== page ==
Buying a home may be the biggest investment you will ever make. It is important you get the right survey to help decide if the property you want to buy is right for you as you will have to pay for all of the repairs and maintenance it needs. If you are buying a brand new home which has a valid NHBC Guarantee you will only need to instruct a basic Valuation. For all other properties you will need to instruct a Home Buyers Report & Valuation.
Valuation: This is the most basic type of survey. Its for new and nearly new properties with NHBC guarantees. Your mortgage lender will do the valuation (you will have to pay the fee) to check that the property you wish to buy is worth the amount that you are borrowing from them. A valuation only gives a very brief description of the property.Cost: around £200.
Home Buyers Report & Valuation: This is a combined Valuation and Survey. It should pick up all major faults with the home, as well as things that are likely to need repairing in the near future. Cost: around £475.
Full Building Survey: This is similar to a Home Buyers Report but goes into more detail. It is generally wise to have this type of report if the property you wish to buy is very old or you believe it to have structural defects. Cost: around £700.
Your mortgage advisor will be able to arrange the survey for you. A mortgage lender would normally carry out a Valuation as standard procedure and therefore you must specify to your mortgage advisor that you need a Home Buyers Report and Valuation (unless you are buying a brand new home). You will need to pay in advance for your survey as part of your mortgage arrangement fee.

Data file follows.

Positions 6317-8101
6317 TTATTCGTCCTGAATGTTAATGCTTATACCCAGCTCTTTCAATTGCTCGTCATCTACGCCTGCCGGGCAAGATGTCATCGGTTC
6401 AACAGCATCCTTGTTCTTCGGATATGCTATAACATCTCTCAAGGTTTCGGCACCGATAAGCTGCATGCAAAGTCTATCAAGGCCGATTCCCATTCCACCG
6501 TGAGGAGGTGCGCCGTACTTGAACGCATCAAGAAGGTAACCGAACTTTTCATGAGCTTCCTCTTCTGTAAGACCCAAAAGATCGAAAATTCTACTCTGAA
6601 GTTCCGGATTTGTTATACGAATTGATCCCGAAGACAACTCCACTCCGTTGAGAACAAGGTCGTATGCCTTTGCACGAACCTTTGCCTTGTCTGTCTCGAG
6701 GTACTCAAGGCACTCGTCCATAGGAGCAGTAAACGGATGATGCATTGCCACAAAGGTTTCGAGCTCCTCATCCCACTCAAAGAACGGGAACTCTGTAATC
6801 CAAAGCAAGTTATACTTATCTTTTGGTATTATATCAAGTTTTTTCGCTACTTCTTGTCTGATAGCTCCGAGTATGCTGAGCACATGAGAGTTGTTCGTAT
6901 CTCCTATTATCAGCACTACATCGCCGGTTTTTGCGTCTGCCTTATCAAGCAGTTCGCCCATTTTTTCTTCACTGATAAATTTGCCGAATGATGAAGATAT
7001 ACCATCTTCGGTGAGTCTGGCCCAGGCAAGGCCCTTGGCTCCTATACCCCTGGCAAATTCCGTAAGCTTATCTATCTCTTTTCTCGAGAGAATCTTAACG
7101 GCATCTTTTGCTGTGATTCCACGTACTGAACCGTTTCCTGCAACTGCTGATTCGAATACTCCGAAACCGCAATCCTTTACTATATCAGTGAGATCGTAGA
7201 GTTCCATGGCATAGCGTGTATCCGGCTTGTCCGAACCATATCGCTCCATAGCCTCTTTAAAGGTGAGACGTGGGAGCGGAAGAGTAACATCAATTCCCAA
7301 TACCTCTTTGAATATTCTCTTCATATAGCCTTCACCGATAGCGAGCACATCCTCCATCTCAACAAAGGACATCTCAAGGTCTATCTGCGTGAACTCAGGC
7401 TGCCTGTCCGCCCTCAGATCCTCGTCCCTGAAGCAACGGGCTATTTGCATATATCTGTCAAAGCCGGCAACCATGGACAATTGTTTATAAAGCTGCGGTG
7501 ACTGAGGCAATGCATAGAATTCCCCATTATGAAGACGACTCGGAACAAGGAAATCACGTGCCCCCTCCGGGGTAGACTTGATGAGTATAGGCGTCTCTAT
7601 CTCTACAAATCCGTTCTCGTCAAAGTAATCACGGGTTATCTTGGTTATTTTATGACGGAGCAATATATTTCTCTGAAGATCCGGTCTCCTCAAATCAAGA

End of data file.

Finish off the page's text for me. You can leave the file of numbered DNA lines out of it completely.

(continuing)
Read the survey when it arrives. If there are a lot of problems with the property and you are not happy to carry on with the purchase, then act quickly to let everyone know, before you incur any other costs. If you do want to pursue the purchase, but the survey advises that you get quotes for work that needs doing, arrange for that to be done. If a lot of work needs doing, you may want to go back to the seller and renegotiate on the price you are paying for the property.
Book a removal van. When you know your moving date you can start organising how to get your possessions to your new home. This could involve hiring a van and doing it yourself, or hiring a professional removal firm. Either way, you should act fast to give yourself the best chance of finding a company to help when you need at a good price.
Buy buildings insurance. Your lender will expect you to have buildings insurance in place for the date of completion. It will quote a rebuild cost in its valuation - this is the amount you need to cover.
Completion: this is when the property finally becomes yours. When your solicitor tells you that the sale is completed you can pick the keys up from the estate agent.